Indeed, it is the truth that we cannot wholeheartedly help others without helping ourselves. But what makes every legend accomplish his ideal is that they see the whole of mankind as a part of themselves! Because the whole world is within their identity of themselves, they change the life of every person they touch. Because Jesus identified himself with every person around him, including Judas, He lived a life that was totally SELF LESS – here I mean without a limited identity of the self! Because Gandhiji identified himself with the image of an Ideal Indian, he was able to command and demand from the common Indian mass co-operation unheard of before! Mahatma Gandhi insisted, “I don’t want India’s freedom out of Britain’s ruin!” only because to him human beings were not separated by caste, creed or color. Yet here we stand today ready to renounce any sense of identification with the father of the nation! Only because Mother Teresa saw the sufferings of the lepers of Calcutta as her own suffering, she was able to give her entire life to help them. Without that sense of identification, none of these legends could have realized their vision.

Every soldier in our army, navy and air force identify themselves with each and every common man in this nation and that is how they are capable of facing a war with total self-control! And every war-mother identifies every soldier as her son, praying for his safe return home. But do we – citizens of a so-called free world forever at war with each other – bother to spend a moment of our day in memory of those soldiers who have shed their lives for our sake?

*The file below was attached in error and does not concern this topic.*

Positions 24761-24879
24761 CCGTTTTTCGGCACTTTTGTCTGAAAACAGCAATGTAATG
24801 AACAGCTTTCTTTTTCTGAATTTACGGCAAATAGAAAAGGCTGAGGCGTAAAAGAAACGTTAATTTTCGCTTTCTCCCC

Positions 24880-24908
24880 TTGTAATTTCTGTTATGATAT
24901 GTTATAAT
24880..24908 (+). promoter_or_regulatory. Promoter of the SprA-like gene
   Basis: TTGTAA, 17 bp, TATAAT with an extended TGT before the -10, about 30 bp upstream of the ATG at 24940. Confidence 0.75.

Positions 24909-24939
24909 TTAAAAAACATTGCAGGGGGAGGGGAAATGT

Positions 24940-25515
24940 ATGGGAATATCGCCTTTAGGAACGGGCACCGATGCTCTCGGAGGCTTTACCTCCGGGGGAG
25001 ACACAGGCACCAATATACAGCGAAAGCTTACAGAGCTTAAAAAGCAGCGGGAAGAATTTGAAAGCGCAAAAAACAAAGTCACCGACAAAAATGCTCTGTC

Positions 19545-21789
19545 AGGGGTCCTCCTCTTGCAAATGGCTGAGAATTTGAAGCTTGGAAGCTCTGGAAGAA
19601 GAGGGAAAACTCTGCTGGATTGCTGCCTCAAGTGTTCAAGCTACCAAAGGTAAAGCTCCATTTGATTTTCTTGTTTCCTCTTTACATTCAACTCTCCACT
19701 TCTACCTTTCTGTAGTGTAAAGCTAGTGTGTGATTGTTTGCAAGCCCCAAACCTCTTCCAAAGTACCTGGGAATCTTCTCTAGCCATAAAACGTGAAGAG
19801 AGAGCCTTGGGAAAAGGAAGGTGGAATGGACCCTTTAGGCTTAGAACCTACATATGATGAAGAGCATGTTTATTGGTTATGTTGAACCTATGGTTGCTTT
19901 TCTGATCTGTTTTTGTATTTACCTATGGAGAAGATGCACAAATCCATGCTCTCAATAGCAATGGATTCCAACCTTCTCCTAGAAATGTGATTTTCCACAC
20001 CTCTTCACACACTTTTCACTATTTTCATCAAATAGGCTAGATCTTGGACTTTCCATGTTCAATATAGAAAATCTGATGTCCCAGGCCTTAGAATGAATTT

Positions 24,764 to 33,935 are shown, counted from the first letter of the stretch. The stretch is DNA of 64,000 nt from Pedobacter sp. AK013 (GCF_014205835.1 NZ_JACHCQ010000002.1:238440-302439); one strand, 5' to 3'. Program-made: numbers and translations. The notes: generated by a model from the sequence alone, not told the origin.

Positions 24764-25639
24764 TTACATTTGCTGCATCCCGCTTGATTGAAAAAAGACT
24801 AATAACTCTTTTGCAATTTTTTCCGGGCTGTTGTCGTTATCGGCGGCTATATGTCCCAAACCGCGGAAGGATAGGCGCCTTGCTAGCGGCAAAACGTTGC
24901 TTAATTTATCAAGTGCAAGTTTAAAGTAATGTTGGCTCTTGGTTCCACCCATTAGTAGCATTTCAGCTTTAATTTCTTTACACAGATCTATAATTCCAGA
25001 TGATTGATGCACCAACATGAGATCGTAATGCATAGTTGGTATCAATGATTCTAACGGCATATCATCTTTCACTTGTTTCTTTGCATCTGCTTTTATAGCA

Reading this poem written by an American soldier killed during World War II brought tears to my eyes. A stretcher-bearer found the following verse, written on the back of a cigarette box.

“Look God I have never spoken to you,

But now I want to say ‘How do you do?’”

You see God they told me you didn’t exist,

And like a fool, I believed all this.

Last night from a shell-hole I saw your sky,

I figured right then they told me a lie.

Had I taken the time to see things You made,

I’d have known they weren’t calling a spade a spade.

I wonder God if you’d shake my hand.

Somehow I feel You would understand.

Funny I had to come to this hellish place,

Before I had time to see Your face.

Well I guess there isn’t much more to say,

But I’m glad, God I met You today.

I guess the ‘Zero hour’ will soon be here.

But I’m not afraid since I know You are near.

The signal: Well, God, I’ll have to go;

I like You a lots; and I want You to know.

Look, now, this will be a horrible fight;

Who knows? I may come to your home tonight;

Though I wasn’t friendly to You before,

I wonder, God if You’ll wait at Your door.

I wish I had known You all these years.

Well, I have to go now, God; Goodbye;

Strange since I met You, I’m not afraid to die….”

Can’t we find a few moments in our long day to reflect on the sacrifices made by those who shed their mortal bodies so that our families and we may live in peace? Marjorie Pizer writes –

I had thought that your death

Was a waste and a destruction,

A pain of grief hardly to be endured.

I am only beginning to learn
That your life was a gift and a growing

And a loving left with me.

Isn’t it time we ensured that the deaths of all those soldiers and the sacrifices of every human being in any a walk of life, are not in vain – a waste and a destruction, a pain of grief to be endured. Isn’t it time we learnt that their lives are a gift and a growing – a loving left for us to spread!

Written by Gita Krishna Raj  |  Published in infinithoughts in July 2003